Nearest hamlet: Epano and Kato Archanes
Duration: 1.5 hour
Entrance / exit coordinates: 35° 15.080'N / 25° 9.767'E (Fourni Theatre)
Trail type: Goat trail without markers
Recommended season: Year-round
Amenities: In Kato and Epano Archanes
From Kato Archanes, approximately at the centre of the hamlet, turn onto the uphill asphalt road following the sign to ‘Fourni’ along the path to the next sign, which will lead you to the parking area of the Municipal Contemporary Theatre. This is where the trail begins. Despite it being a short trail in duration and length, it presents very interesting features. In an hour and a half hikers get a very good feeling of the geomorphology of the Mt. Juktas Ecological Park, since this circular trail starts from the small artificial forest on ‘Kefalas’ Hill and goes around the northern slope of the hill, revealing the panoramic view of the gorge of Agia Eirini below, with porous limestone rocks sculpted by time and the elements and lush vegetation.
The trail follows the gorge from the very top and approximately half way along it you can make out the hamlet of Epano Archanes. Shortly after that the trail changes course and heads north, to bring you to the ancient Minoan trail that leads to the Minoan Cemetery in Fourni, where the view is riveting. Make arrangements with the relevant archaeological service (Tel: 2810 752712- Archaeological Collection of Archanes) to gain entry to the archaeological site (especially if you are a group). From there you continue to the theatre parking area where this route ends.
Download the kml file of the route in your device: (kml) Fourni
On Fourni Hill, between Pano and Kato Archanes, near the Minoan settlement of Archanes, within an olive grove and vineyards, a rich cemetery was discovered; this is one of the most important archaeological sites on Crete. Fourni Hill is the border of the small plain of Archanes to the north-west, but it is not part of Mt. Juktas; the western slope of the hill is steep and its peak barren.
Tombs were in use for a very long time (2400-1200 B.C.) and a wealth of artefacts have been unearthed, making it one of the most significant cemeteries in the Aegean territory. The oldest burials date back to the 3rd millennium B.C., while some tombs were used for an extremely long period (2000 B.C -1350 B.C.). Of the constructs revealed to date, most are funereal, but there some were for secular or worshipping purposes.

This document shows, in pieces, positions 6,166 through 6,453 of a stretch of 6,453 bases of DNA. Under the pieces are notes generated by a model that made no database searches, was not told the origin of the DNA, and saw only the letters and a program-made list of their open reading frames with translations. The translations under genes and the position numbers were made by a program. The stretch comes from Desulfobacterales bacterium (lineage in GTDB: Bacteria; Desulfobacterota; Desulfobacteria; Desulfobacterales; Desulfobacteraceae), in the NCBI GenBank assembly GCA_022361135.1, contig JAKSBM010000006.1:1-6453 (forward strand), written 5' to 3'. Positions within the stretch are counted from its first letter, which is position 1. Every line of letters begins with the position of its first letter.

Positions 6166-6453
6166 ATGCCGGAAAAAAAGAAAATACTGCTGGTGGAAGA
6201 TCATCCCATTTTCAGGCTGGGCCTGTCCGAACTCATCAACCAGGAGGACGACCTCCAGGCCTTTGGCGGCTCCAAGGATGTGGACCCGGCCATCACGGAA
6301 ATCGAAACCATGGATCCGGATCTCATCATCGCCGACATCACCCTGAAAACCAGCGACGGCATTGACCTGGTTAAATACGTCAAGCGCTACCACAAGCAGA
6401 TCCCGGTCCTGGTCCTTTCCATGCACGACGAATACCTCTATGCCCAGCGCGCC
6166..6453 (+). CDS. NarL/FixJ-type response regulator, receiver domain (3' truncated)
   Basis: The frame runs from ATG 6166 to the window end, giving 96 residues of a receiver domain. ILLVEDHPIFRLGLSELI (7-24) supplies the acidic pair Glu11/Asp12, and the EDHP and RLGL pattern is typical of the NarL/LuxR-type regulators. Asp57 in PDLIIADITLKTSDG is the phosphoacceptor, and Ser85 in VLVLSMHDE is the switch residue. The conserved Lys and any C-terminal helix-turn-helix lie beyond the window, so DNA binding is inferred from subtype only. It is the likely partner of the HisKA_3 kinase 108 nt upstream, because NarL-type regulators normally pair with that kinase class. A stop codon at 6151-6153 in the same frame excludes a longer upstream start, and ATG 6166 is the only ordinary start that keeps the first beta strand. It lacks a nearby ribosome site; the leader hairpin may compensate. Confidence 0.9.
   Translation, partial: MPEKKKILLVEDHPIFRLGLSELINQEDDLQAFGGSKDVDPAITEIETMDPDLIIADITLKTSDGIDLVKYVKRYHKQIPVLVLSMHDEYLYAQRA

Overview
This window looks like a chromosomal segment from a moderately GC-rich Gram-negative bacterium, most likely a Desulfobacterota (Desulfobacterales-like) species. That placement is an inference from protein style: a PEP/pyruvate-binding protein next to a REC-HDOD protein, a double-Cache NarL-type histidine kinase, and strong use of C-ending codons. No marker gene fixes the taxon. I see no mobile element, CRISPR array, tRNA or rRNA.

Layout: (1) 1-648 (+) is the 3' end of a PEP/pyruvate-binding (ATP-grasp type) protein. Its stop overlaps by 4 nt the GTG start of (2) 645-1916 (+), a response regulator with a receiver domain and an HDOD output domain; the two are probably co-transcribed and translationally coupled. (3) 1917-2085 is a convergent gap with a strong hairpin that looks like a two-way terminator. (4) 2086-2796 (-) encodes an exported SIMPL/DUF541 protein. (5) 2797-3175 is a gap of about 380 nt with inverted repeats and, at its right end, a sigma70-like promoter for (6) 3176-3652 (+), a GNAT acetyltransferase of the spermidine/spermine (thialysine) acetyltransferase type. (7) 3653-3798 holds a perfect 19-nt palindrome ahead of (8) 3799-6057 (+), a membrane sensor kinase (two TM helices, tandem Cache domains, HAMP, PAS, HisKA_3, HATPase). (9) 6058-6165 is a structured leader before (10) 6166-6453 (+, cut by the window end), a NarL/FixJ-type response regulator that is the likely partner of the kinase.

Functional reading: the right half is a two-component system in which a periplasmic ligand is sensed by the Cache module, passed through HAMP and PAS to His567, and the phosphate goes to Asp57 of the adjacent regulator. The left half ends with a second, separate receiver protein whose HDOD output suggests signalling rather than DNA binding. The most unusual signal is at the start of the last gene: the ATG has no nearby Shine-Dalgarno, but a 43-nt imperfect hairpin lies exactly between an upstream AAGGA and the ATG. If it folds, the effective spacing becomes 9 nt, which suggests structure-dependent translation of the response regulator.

Fourni necropolis is characterised by a multitude and variety of burial constructs, built in a wide range of architectural styles; among them are those of eminent royal persons judging from the wealth of votive offerings. Furthermore, important evidence concerning the funereal customs and worship of Minoans has been collected. Light has been shed on the manner in which a major cemetery in the Mid and Late Minoan periods was organised and managed, with the construction of auxiliary buildings, paved roads and systems to drain rainwater. Many of the votive offerings and artefacts are imported and reflect the contact between the residents of Archanes and the Cyclades, Egypt and the East. Access to the necropolis was from the south; there is a wide path, still paved at some points, which leads from Kato Archanes to Fourni. There is a similarly constructed ascending path within the cemetery as well. It is possible that the path was constructed in Minoan times, to help the residents of Archanes carry their dead, the sarcophagi and various other objects. Until 1964 Fourni necropolis was not known. It was in that year that the first exploratory excavation by G. Sakellarakis, revealed a vaulted tomb at the east foot of the hill. The following year some more vaulted tombs were also located and since then there have been incessant excavation works exploring the area. Works to support all funereal constructs have also been carried out.